The Assignment Model We will use the AutoPower example to illustrate Assignment problems. AutoPower Europe’s Auditing Problem AutoPower’s European headquarters is in Brussels. This year, each of the four corporate vice-presidents will visit and audit one of the assembly plants in June. The plants are located in: Leipzig, Germany Liege, Belgium Nancy, France Tilburg, the Netherlands
The issues to consider in assigning the different vice-presidents to the plants are: 1. Matching the vice-presidents’ areas of expertise with the importance of specific problem areas in a plant. 2. The time the management audit will require and the other demands on each vice- president during the two-week interval. 3. Matching the language ability of a vice- president with the plant’s dominant language. Keeping these issues in mind, first estimate the (opportunity) cost to AutoPower of sending each vice-president to each plant.
total cost To determine total cost, make the assignment and then add up the costs associated with the assignment. PLANT Leipzig Nancy Liege Tilburg V.P. (1) (2) (3) (4) V.P. (1) (2) (3) (4) Finance (F) Finance (F) 24 10 21 11 Marketing (M) Marketing (M) 14 22 10 15 Operations (O) Operations (O) 15 17 20 19 Personnel (P) Personnel (P) 11 19 14 13 For example, consider the following assignment: Total cost = 24 + 22 + 20 + 13 = 79 The question is, is this the least cost assignment?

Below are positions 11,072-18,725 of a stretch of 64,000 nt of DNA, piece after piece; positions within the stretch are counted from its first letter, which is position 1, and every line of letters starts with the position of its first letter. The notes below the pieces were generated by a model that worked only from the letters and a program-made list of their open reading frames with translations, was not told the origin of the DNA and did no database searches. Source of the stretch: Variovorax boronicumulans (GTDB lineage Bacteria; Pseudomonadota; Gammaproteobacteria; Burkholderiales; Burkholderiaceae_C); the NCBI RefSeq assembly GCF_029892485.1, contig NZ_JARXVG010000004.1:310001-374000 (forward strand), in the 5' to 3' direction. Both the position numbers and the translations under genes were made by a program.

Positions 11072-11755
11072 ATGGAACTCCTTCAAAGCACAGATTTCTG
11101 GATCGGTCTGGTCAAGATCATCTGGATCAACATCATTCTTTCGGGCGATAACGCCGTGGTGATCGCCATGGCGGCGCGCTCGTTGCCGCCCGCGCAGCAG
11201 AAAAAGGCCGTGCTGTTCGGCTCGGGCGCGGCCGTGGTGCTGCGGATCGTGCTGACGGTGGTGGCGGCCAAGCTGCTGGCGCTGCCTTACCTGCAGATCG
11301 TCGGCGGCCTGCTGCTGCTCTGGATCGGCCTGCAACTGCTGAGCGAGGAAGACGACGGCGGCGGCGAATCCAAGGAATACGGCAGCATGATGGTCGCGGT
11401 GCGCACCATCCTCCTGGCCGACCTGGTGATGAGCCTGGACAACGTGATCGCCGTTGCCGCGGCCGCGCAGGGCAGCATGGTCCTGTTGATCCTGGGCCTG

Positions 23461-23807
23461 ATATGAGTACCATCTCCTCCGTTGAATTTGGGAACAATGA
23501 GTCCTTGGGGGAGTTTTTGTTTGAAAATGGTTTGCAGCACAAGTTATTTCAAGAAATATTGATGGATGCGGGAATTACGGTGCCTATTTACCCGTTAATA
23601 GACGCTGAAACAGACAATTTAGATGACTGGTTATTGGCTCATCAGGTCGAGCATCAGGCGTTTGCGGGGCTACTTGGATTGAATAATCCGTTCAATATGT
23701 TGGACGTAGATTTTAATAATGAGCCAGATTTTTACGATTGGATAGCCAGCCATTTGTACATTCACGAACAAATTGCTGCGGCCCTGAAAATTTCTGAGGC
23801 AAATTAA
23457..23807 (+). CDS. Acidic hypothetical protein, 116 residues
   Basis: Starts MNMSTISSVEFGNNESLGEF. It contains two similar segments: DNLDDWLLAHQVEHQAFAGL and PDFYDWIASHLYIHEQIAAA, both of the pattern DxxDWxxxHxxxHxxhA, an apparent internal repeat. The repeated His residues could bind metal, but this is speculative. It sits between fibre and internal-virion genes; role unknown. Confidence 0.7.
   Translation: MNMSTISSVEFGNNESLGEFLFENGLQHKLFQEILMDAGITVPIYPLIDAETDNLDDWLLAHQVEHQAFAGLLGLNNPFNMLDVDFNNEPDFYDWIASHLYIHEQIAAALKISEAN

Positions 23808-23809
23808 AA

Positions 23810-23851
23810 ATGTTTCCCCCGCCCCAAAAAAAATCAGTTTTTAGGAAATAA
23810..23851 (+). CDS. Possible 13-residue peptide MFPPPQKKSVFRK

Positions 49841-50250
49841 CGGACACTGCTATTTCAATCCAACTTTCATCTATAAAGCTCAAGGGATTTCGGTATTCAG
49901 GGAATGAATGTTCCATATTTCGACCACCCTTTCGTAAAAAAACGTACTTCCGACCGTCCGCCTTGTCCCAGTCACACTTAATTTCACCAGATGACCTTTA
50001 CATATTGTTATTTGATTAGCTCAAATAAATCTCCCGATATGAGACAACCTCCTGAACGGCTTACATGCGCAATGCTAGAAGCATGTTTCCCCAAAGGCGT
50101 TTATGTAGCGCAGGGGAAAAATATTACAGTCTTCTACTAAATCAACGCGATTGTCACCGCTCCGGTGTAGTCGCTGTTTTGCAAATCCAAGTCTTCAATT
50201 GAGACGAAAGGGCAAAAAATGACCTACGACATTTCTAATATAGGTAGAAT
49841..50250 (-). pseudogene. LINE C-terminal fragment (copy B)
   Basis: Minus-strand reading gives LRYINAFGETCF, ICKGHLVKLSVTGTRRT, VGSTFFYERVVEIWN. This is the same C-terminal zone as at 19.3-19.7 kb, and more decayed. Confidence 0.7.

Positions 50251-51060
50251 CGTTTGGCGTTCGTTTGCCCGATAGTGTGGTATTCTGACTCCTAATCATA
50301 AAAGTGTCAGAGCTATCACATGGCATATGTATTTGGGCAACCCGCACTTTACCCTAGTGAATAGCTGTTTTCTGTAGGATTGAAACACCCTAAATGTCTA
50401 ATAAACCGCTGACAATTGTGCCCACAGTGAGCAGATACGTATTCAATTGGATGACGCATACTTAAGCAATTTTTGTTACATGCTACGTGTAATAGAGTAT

The Assignment Model Complete enumeration is the calculation of the total cost of each feasible assignment pattern in order to pick the assignment with the lowest total cost. Solving by Complete Enumeration This is not a problem when there are only a few rows and columns (e.g., vice-presidents and plants). However, complete enumeration can quickly become burdensome as the model grows large.
For example, determine the number of alternatives in the AutoPower (4x4) model. Consider assigning the vice-presidents in the order F, M, O, P. 1. F can be assigned to any of the 4 plants. 2. Once F is assigned, M can be assigned to any of the remaining 3 plants. 3. Now O can be assigned to any of the remaining 2 plants. 4. P must be assigned to the only remaining plant. There are 4 x 3 x 2 x 1 = 24 possible solutions. In general, if there are n rows and n columns, then there would be n(n-1)(n-2)(n-3)…(2)(1) = n! (n factorial) solutions. As n increases, n! increases rapidly. Therefore, this may not be the best method.
The Assignment Model For this model, let x ij = number of V.P’s of type i assigned to plant j where i = F, M, O, P j = 1, 2, 3, 4 The LP Formulation and Solution Notice that this model is balanced since the total number of V.P.’s is equal to the total number of plants. Remember, only one V.P. (supply) is needed at each plant (demand).
Here is the spreadsheet model using Excel = C4*C10=SUM (C10:F10)=SUM(C10:C13)=SUM (C18:F18)=SUM(C18:C21) and solved with Solver: